Online Store - The American Professional Society on the Abuse of Children
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Introduction to the Special Issue: Munchausen by Proxy: Abusive by Pediatric Condition Falsification, Caregiver-Fabricated Illness in a Children, or Medical Child Abuse Due to Factious Disorder Imposed on Another
Munchausen by Proxy: Clinical and Case Management Guidance
Diagnostic Aid to Identify Simulation and/or Induction: Abuse by Pediatric Condition Falsification/Caregiver-Fabricated Illness in a Child/Medical Child Abuse
Investigation of Medical Child Abuse/Factitious Disorder Imposed on Another
Munchausen by Proxy in Educational and Mental Health Settings
Munchausen by Proxy: Risk Assessment, Support, and Treatment of Spouses and Other Family Caregivers
Child Protective Services Management of Cases of Suspected Child Abuse/Neglect Due to Factitious Disorder Imposed on Another
The Influence of Electronic and Internet Advances on Munchausen by Proxy
Please note: After you place your order, you will be contacted by APSAC to specify the article title and authors. You will receive the article via email within a business day of your reply. If you need to verify that the article you're looking for was published in the APSAC Advisor, please contact email@example.com prior to your purchase.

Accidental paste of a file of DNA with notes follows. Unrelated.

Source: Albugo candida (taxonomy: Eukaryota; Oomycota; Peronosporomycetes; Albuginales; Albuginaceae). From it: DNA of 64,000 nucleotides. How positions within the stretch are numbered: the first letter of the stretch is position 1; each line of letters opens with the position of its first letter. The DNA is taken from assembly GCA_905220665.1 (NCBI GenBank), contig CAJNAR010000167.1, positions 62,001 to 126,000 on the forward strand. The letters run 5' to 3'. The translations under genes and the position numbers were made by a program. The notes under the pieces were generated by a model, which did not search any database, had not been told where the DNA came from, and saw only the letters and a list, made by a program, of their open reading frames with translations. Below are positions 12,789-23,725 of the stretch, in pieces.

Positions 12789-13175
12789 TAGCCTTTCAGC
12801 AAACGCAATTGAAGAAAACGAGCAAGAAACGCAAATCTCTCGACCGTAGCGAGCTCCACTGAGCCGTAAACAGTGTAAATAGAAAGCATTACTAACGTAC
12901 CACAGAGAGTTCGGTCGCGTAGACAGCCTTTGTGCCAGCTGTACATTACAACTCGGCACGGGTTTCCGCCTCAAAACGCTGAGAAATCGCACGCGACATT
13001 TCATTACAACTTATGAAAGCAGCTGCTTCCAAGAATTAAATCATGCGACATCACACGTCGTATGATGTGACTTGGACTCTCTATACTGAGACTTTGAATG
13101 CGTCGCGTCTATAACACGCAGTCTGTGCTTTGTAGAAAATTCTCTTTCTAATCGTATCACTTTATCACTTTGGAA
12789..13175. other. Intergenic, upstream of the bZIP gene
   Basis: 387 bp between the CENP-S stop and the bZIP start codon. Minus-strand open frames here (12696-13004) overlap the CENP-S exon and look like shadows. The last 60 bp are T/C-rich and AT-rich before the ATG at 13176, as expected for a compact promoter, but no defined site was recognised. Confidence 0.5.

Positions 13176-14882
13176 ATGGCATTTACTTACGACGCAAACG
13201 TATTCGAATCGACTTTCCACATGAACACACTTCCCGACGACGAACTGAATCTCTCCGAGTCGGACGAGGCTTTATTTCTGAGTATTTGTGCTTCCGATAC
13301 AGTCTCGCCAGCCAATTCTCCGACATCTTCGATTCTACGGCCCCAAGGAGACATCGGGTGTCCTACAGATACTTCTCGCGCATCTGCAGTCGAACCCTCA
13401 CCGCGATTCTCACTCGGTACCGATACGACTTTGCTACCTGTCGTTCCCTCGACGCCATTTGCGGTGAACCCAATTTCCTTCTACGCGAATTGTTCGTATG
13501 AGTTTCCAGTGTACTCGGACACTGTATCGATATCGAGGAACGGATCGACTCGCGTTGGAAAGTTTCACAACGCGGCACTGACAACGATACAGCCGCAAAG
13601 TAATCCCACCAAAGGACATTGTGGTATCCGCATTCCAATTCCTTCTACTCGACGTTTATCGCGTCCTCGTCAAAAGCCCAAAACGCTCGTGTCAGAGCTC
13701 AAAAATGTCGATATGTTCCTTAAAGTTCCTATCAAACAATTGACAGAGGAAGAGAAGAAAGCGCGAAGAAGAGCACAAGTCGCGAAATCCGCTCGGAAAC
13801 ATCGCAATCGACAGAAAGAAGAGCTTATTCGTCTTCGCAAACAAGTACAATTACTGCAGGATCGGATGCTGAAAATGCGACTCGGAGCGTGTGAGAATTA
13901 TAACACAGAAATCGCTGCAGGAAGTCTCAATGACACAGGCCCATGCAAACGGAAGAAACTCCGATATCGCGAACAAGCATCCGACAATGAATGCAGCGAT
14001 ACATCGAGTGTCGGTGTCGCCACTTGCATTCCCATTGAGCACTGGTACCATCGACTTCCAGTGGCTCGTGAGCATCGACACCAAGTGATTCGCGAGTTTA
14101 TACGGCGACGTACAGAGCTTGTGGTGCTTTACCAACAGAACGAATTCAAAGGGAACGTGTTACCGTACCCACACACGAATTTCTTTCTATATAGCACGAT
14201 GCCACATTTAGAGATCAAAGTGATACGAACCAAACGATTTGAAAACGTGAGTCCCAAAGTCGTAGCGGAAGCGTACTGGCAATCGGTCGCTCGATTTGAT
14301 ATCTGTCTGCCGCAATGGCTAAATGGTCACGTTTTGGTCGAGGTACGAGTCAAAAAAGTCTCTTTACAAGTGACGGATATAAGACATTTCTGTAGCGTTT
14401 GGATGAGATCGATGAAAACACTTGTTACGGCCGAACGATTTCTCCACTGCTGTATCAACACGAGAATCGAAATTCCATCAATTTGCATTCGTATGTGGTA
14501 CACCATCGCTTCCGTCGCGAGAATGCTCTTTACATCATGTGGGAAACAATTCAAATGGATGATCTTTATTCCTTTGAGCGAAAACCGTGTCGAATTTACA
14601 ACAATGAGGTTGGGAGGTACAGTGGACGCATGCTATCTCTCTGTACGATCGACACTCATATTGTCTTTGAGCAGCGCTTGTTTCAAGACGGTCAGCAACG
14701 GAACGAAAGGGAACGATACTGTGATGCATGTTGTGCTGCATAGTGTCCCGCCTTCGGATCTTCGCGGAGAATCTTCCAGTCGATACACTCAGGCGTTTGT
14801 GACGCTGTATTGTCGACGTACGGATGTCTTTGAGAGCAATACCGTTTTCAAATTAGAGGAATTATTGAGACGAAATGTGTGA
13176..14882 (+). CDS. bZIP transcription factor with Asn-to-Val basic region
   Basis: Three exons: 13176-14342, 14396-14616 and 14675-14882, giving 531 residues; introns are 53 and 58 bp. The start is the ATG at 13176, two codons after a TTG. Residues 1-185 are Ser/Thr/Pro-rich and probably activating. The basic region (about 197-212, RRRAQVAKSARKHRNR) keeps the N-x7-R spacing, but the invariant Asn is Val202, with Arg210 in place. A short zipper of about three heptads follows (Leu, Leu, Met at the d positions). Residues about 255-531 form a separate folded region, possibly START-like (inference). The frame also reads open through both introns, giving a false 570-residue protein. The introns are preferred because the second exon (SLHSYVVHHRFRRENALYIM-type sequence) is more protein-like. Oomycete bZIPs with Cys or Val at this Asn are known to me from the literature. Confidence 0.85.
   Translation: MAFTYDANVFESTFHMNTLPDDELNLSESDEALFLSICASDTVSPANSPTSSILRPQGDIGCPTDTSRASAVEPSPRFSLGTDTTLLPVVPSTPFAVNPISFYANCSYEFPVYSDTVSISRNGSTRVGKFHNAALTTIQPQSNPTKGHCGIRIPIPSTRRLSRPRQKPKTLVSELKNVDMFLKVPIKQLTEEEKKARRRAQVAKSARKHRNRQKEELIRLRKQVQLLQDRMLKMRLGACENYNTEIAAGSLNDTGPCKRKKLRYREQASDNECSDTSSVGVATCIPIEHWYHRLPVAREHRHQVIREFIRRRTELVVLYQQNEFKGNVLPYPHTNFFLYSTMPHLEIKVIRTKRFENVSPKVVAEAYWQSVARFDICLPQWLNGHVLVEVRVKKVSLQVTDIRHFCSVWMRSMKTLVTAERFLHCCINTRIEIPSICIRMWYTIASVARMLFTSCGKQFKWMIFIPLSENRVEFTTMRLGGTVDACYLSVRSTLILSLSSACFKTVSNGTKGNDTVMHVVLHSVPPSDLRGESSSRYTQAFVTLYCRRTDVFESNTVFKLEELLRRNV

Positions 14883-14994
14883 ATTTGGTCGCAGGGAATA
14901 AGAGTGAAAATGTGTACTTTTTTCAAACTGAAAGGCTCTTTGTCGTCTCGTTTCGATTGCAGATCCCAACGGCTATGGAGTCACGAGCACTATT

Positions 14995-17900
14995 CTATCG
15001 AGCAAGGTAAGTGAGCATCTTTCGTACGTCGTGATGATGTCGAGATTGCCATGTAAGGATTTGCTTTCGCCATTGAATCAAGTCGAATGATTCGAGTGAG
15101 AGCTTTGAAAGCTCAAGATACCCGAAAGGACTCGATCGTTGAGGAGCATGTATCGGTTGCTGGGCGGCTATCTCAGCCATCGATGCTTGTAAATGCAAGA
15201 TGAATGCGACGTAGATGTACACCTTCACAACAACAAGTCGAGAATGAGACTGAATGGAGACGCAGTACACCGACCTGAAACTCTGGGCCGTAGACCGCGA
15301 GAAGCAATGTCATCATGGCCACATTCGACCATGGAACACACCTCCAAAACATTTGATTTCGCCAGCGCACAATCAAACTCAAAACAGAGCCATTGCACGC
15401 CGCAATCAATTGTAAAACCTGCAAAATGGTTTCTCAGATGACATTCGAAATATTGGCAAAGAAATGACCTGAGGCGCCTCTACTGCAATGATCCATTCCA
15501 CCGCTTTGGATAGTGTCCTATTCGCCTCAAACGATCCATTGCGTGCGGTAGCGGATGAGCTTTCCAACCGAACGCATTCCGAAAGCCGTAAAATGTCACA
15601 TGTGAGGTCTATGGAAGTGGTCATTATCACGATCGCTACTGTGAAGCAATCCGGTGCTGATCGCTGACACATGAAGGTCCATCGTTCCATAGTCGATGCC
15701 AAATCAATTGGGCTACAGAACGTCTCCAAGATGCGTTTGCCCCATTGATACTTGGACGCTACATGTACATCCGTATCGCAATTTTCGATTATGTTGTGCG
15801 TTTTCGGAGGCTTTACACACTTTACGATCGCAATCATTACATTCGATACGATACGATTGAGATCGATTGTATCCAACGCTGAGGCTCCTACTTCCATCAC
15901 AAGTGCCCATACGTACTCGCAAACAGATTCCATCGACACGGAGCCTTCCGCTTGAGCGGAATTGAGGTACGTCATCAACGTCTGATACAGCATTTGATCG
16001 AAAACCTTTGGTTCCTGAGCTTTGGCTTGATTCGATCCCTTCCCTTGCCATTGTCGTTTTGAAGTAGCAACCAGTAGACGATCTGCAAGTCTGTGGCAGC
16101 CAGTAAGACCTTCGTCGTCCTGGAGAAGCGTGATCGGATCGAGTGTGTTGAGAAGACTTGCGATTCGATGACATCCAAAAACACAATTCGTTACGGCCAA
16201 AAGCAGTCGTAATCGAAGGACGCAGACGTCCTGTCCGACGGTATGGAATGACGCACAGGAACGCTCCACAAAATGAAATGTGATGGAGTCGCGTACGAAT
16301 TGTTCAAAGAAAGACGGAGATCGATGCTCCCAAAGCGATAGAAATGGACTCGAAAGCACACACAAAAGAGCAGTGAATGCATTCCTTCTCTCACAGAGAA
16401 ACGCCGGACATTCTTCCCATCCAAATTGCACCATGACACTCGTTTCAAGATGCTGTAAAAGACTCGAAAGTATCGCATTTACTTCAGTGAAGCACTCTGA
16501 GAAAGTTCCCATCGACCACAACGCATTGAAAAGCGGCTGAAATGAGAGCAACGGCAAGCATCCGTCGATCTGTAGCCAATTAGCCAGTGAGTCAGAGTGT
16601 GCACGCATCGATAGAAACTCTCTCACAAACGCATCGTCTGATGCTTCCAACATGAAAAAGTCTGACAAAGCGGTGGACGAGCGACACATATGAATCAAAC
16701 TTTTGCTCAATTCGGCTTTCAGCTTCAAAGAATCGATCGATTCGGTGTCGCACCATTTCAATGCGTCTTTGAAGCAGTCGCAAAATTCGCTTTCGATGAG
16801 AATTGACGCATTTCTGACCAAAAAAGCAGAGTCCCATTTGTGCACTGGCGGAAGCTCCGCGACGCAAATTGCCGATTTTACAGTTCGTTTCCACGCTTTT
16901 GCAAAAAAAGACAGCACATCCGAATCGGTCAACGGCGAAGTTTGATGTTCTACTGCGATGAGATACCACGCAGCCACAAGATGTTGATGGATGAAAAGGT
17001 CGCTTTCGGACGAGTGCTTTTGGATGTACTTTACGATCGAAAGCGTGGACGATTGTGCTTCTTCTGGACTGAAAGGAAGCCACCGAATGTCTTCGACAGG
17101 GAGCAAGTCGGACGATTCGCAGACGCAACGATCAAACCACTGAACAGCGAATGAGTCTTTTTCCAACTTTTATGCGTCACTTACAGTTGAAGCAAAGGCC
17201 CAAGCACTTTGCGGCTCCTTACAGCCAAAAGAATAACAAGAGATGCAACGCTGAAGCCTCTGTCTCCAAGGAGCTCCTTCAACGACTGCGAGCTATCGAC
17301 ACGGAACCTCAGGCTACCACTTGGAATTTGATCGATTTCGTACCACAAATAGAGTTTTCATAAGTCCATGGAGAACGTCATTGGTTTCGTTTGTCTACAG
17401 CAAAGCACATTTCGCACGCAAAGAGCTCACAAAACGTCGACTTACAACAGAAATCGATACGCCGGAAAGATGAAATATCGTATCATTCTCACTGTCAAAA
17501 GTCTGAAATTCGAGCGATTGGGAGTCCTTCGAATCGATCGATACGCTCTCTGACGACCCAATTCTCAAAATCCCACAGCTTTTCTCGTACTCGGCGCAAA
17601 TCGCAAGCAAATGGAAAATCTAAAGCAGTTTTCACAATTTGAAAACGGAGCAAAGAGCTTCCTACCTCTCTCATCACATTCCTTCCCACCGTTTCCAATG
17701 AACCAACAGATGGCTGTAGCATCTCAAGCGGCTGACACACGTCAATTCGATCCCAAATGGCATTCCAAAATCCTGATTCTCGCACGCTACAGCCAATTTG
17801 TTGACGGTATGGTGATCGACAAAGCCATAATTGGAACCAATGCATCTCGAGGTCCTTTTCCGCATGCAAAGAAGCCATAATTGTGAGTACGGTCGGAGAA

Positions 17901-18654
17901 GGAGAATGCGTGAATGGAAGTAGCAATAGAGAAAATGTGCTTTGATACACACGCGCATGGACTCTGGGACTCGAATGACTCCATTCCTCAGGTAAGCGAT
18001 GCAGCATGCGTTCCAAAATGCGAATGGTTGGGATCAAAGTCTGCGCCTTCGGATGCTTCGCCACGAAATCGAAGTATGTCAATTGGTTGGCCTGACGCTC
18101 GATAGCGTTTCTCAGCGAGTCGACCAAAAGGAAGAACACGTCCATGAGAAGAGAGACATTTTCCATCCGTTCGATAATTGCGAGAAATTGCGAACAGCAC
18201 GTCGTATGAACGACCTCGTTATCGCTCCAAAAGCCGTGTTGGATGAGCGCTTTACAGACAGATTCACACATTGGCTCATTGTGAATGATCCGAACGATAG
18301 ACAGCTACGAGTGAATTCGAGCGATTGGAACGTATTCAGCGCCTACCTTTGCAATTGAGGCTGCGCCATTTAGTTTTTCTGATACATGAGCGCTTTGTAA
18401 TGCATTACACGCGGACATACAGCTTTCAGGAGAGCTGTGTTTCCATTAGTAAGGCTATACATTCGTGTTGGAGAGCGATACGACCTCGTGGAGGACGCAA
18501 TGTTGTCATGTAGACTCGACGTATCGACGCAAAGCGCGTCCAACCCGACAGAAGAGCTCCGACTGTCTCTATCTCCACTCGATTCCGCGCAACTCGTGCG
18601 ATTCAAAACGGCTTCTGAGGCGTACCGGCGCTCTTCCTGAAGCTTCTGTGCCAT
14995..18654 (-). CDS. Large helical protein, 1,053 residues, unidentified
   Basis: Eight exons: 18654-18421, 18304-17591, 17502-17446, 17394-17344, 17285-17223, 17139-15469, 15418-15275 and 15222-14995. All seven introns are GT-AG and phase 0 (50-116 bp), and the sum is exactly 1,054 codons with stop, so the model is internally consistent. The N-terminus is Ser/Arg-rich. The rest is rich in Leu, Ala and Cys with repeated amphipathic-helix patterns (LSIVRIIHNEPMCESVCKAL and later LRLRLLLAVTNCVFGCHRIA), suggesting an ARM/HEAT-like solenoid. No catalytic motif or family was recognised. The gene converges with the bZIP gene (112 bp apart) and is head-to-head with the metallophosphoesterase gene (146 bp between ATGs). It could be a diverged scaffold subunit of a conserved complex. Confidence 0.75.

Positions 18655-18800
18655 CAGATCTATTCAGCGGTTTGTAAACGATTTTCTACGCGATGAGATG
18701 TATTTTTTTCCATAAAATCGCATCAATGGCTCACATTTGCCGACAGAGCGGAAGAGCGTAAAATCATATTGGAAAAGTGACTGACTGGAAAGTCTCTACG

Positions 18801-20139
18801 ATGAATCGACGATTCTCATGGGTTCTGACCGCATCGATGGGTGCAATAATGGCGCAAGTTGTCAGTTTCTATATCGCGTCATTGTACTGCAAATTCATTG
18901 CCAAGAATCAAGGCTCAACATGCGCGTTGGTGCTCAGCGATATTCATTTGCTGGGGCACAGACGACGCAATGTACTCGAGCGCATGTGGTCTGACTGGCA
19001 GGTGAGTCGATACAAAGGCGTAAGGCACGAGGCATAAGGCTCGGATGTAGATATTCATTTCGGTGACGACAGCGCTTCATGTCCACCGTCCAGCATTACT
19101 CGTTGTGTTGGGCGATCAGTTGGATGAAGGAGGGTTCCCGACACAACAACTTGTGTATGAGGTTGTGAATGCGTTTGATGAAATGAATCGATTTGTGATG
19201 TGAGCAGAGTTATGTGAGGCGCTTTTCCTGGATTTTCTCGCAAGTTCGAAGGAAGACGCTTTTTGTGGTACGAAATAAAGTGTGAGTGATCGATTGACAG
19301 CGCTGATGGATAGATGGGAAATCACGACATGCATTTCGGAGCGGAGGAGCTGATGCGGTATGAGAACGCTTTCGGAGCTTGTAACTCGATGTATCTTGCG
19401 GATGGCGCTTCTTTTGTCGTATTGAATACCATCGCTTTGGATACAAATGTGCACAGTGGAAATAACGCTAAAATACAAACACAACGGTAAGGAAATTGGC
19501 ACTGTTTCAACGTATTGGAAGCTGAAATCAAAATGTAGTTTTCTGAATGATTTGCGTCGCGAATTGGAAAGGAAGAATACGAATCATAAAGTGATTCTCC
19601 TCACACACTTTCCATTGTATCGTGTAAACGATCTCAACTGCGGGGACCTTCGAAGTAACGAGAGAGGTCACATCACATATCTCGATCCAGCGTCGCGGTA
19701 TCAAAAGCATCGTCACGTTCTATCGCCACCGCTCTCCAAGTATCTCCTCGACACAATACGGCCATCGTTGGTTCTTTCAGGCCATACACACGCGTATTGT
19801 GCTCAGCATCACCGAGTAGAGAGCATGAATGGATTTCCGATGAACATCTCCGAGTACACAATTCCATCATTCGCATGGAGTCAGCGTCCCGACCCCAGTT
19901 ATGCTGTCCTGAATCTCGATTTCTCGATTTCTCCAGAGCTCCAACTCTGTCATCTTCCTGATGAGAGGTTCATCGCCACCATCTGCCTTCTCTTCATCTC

The purpose of these Guidelines, developed by an APSAC Task Force, is to give a broad overview of the current understanding of child neglect, using an evidence-based approach, to focus on the impact of neglect on children and the multidisciplinary approach to child neglect evaluations. Specific discussion of intervention strategies is beyond the scope of this work. Published in 2008.
The American Professional Society on the Abuse of Children (APSAC) Task Force report on the evidence-based service planning (EBSP) approach to child welfare services (CWS) plans and recommendations for practice. The focus of the policy report is on formal psychosocial services. CWS plans prescribe services to promote core child welfare objectives and to benefit children and families. The goal of EBSP is to construct service plans based on the general principles of evidence-based practice and prefer services with empirical support for clinical problems or needs associated with the causes or consequences of child abuse and neglect (CAN). EBSP aims to facilitate to overarching service approach that is collaborative, respectful, and includes services that are most likely to lead to outcomes on both family identified and child welfare mission goals. EBSP emphasizes a focused, assessment-driven, and science-informed approach that both favors plans that are sufficient and avoids overburdening families with compulsory services that address problems which are not directly related to the child welfare CAN referral. Published 2014.